Storing inventory requires companies to maximise space while minimising loss. In the food and beverage industry, managing expiration dates, SKUs, and climate controls complicate the process.
Creating efficient food storage systems requires close attention to detail. Do it wrong, and you could lose your stock or make someone sick. Understanding your food storage options can assist you tailor a solution to fit your business.
There are three basic types of storage used in the food and beverage industry. They are dry storage, refrigerated storage, and frozen storage. Here’s what you should consider when selecting a storage solution for your business.
Maximising Dry Food Storage
Dry storage items don’t require climate control. They don’t need refrigeration and are safe to store at room temperature. These are generally packaged goods or non-perishable foods with a long shelf-life.
Many food ingredients and preserved food items are appropriate for dry storage. That includes canned foods, dehydrated foods, and supplies sold in bulk, like sugar, tea, pasta, rice, and other grains. It also includes products that must be kept dry to avoid spoilage, like potato chips, cereals, and crackers.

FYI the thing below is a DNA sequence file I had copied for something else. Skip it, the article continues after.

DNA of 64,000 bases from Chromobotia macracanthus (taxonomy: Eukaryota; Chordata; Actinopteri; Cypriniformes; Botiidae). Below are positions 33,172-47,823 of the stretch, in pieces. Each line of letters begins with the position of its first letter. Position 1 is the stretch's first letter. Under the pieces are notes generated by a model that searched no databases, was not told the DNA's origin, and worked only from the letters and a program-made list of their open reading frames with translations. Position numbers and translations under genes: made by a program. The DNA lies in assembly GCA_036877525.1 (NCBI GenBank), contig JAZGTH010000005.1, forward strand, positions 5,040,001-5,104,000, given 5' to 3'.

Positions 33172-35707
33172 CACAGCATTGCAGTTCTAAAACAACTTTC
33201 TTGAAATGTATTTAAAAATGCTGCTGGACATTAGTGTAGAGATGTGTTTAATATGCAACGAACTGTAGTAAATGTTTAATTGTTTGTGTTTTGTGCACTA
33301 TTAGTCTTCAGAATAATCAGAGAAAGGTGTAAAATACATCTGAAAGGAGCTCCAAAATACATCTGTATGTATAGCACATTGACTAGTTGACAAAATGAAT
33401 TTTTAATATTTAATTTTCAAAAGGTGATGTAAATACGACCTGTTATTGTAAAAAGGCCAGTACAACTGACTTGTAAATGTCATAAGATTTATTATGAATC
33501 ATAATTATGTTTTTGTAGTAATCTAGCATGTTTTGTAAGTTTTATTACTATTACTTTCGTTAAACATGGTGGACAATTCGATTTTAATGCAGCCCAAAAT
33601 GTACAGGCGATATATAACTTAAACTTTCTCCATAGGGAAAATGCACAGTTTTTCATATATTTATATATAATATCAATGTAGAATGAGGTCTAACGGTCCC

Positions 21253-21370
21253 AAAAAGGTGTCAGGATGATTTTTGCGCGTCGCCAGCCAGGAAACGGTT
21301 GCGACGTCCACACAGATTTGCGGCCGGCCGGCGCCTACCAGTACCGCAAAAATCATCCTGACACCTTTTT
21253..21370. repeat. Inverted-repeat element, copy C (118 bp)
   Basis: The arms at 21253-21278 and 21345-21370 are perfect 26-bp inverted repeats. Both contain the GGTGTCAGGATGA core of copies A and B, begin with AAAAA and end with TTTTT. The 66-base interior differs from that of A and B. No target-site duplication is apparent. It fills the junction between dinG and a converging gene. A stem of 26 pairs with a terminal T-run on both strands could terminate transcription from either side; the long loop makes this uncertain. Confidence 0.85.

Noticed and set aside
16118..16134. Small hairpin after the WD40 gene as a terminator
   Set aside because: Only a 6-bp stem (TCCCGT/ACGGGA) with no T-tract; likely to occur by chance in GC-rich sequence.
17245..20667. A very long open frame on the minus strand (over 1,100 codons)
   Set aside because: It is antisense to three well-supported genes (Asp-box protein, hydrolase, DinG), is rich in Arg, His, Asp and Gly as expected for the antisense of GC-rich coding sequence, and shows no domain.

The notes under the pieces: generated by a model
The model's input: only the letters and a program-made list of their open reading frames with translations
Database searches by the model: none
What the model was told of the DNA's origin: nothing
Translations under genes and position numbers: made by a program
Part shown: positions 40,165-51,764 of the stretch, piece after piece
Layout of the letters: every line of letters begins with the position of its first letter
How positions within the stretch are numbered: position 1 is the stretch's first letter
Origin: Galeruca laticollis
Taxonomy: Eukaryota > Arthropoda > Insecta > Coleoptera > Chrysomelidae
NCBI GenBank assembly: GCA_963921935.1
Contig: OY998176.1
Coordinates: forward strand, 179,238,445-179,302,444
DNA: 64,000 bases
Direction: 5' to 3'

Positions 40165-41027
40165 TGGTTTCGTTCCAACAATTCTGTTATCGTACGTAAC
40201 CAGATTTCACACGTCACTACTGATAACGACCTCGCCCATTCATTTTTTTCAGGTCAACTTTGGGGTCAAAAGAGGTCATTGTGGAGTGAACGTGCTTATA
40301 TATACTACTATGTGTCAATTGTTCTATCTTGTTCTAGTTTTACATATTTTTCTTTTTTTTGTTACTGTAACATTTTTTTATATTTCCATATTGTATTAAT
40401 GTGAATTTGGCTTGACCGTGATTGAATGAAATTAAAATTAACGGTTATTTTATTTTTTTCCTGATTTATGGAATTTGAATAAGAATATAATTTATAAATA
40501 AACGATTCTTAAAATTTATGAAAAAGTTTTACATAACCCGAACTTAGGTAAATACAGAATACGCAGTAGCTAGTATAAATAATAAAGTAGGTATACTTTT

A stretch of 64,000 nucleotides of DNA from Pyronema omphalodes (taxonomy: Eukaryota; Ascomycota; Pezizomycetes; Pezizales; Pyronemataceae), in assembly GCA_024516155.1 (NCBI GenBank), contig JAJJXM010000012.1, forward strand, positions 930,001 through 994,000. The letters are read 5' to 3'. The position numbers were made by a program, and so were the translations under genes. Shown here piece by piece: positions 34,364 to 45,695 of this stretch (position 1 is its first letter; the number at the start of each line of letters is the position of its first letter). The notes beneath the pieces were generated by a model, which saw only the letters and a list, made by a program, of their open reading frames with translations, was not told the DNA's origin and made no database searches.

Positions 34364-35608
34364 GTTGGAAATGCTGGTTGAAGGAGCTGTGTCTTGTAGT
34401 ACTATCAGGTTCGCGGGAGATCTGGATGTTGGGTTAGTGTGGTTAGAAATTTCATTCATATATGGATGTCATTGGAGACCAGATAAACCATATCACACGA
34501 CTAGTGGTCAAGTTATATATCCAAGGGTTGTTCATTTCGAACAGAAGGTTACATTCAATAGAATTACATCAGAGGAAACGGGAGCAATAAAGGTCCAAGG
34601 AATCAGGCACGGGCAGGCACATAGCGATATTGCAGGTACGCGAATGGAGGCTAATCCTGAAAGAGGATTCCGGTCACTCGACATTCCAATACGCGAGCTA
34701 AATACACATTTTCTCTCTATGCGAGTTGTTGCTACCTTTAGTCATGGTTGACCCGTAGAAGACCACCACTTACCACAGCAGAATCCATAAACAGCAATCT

Storage in the food and beverage industry requires systems that protect food products from spoilage and contamination. They should ensure proper stock rotation too. A variety of systems can do this while making the most of the storage space available.
- Pallet Rack Systems are warehouse systems used by large food and beverage operations. They effectively maximise vertical space. In a pallet rack system, palleted inventory is stored on racks in horizontal rows across multiple levels.
- Operating a food storage facility is expensive. That’s especially true for refrigerated facilities, so maximising space is essential. This makes pallet racks especially popular for food storage.